Born Thomas Cruise Mapother IV, on July 3, 1962, in Syracuse,
New York. His family moved around a great deal when Cruise was
a child in order to accommodate his father’s career as an electrical
engineer. Cruise’s parents divorced when he was 11, and the children
moved with their mother to Louisville, Kentucky, and then to Glen
Ridge, New Jersey, after her remarriage. Like his mother, a teacher
and amateur actress, and his three sisters, Cruise suffered from
dyslexia, which made academic success difficult for him. He excelled
in athletics, however, and had considered pursuing a career in
professional wrestling until a knee injury sidelined him during
high school in Glen Ridge. At age 14, Cruise enrolled in a Franciscan
seminary with thoughts of becoming a priest, but he left after
a year. When he was 16, a teacher encouraged him to participate
in the school’s production of the musical Guys and Dolls. After
Cruise won the lead of Nathan Detroit, he found himself surprisingly
at home on the stage, and a career was born.
Cruise set a 10-year deadline for himself in which to build an
acting career. He left school and moved to New York, struggling
through audition after audition before landing an appearance in
1981’s Endless Love, starring Brooke Shields, and a small role
in the military school drama Taps, also released in 1981 and costarring
Sean Penn. His role in Taps was upgraded after director Harold
Becker saw Cruise’s potential, and his performance caught the
attention of a number of critics and filmmakers. In 1983, Cruise
appeared in The Outsiders, directed by Francis Ford Coppola, alongside
Emilio Estevez, Matt Dillon, Rob Lowe, all prominent members of
a group of young actors that the entertainment press had dubbed
the “Brat Pack.” The film was not well received, but it allowed
Cruise to work with an acclaimed director in a high-profile project.
His next film, Risky Business (1983), grossed $65 million and
immediately made Cruise a highly recognizable actor, thanks in
no small part to a memorable scene of the young actor dancing
in his underwear.
In 1986, after a nearly two-year hiatus, the budding film star
released the big-budget fantasy film Legend, which did poorly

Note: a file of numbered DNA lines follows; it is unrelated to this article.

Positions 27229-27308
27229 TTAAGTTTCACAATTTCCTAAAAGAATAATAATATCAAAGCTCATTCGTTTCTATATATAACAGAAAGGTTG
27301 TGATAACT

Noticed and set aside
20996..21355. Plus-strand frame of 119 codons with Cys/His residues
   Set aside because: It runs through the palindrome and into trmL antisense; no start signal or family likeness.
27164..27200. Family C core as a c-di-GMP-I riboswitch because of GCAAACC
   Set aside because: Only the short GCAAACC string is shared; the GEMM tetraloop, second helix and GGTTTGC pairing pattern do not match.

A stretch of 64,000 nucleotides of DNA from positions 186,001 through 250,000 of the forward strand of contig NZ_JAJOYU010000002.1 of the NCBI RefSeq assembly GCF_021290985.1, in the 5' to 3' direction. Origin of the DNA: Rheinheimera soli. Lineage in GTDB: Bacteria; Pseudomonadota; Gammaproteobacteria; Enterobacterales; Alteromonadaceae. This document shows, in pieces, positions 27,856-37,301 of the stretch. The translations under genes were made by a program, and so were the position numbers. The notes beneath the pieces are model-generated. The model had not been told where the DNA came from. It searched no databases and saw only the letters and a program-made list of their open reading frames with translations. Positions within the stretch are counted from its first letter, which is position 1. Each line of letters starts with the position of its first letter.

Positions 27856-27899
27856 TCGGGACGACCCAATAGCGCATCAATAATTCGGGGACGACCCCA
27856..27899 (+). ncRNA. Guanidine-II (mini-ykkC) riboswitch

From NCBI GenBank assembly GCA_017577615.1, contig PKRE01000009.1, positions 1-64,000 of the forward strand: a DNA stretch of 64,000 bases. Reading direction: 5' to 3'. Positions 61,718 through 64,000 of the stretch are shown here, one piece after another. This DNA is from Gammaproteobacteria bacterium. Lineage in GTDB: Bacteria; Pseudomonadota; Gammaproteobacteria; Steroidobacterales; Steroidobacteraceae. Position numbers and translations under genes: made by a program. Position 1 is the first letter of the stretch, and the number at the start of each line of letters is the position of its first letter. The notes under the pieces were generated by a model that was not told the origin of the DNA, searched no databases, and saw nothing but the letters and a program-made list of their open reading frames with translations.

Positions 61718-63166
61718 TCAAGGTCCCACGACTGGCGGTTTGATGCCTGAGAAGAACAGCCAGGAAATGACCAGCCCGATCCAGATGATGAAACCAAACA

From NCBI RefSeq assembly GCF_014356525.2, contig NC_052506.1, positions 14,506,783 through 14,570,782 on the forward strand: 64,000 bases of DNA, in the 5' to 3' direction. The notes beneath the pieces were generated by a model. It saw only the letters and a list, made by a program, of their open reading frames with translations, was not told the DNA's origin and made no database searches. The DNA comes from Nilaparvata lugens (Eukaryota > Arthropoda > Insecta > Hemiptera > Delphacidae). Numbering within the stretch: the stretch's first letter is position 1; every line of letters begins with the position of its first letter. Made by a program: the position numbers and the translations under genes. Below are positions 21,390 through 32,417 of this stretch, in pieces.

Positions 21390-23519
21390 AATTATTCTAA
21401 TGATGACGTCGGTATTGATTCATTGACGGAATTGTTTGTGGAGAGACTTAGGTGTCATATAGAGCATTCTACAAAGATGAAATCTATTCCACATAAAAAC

at the box office. That same year, however, Cruise’s A-list status
was confirmed with the release of Top Gun, a testoterone-fueled
action-romance set against the backdrop of an elite naval flight
school, and costarring Kelly McGillis, Anthony Edwards, and Meg
Ryan. The film became the biggest-grossing film of 1986. Cruise
followed up on the tremendous success of Top Gun with a string
of both critically acclaimed and commercially successful films,
including The Color of Money (1986), costarring Paul Newman, Rain
Man (1988), costarring Dustin Hoffman, and director Oliver Stone’s
Born on the Fourth of July (1989), for which Cruise received an
Academy Award nomination and a Golden Globe for Best Actor.
Cruise married the actress Mimi Rogers in 1987; the couple divorced
in 1990, the same year in which Cruise made the race-car drama
Days of Thunder with a young Australian actress named Nicole Kidman.
Though the movie was formulaic and a relative failure among critics
and at the box office, the two lead actors had real chemistry.
On Christmas Eve, 1990, Cruise and Kidman were married in Telluride,
Colorado, after a whirlwind courtship.
In 1992, Cruise proved once more that he could hold his own opposite
a screen legend—in this case his heavy-hitting costar was Jack
Nicholson—in the military courtroom drama, A Few Good Men. Demi
Moore also starred. Over the next several years, Cruise made a
few moderately well received movies, including The Firm (1993)
and Interview with a Vampire (1994), costarring Brad Pitt, before
breaking out again in 1996 with two huge hits—the $64 million
blockbuster, Mission: Impossible, which Cruise also produced,
and the highly acclaimed Jerry McGuire, directed by Cameron Crowe.
For the latter, Cruise earned a second Academy Award nomination
and a second Golden Globe for Best Actor.
Cruise and Kidman spent much of 1997 and 1998 in England, shooting
Eyes Wide Shut, an erotic thriller that would be acclaimed director
Stanley Kubrick’s final film before his death in 1999. The movie
was released in the summer of 1999 to mixed reviews. In 1999,
Cruise appeared in the critically acclaimed ensemble film Magnolia,
turning in a much-talked-about performance as a self-confident
sex guru that earned him a Golden Globe award and an Academy Award
nomination for Best Supporting Actor. In 2000, Cruise starred
in the long-awaited smash hit Mission: Impossible 2, alongside
Anthony Hopkins, Thandie Newton, and Ving Rhames. Recent projects
include Vanilla Sky, his second collaboration with director Cameron
Crowe, and Minority Report, a project directed by Steven Spielberg.
Over the years, Cruise has fiercely defended the happiness and
the legitimacy of his marriage, and with Kidman has filed two
different lawsuits against tabloid publications for stories he
considered libelous. In each case the couple received a published
retraction and apology, along with a large monetary settlement,
which they donated to charity.
On February 5, 2001, Cruise and Kidman announced their separation
after 11 years of marriage. The couple cited the difficulties
involved with two acting careers and the amount of time spent
apart while both are working. Cruise filed for divorce shortly
thereafter. The publicity surrounding the surprising breakup continued
throughout the spring, as Kidman's publicist confirmed in late
March that the actress suffered a miscarriage roughly one month
after the separation was announced. The Cruise-Kidman divorce
was finalized in August 2001. The couple have two adopted children,
Isabella and Connor.
Cruise is currently dating his Vanilla Sky costar, the Spanish
actress Penélope Cruz.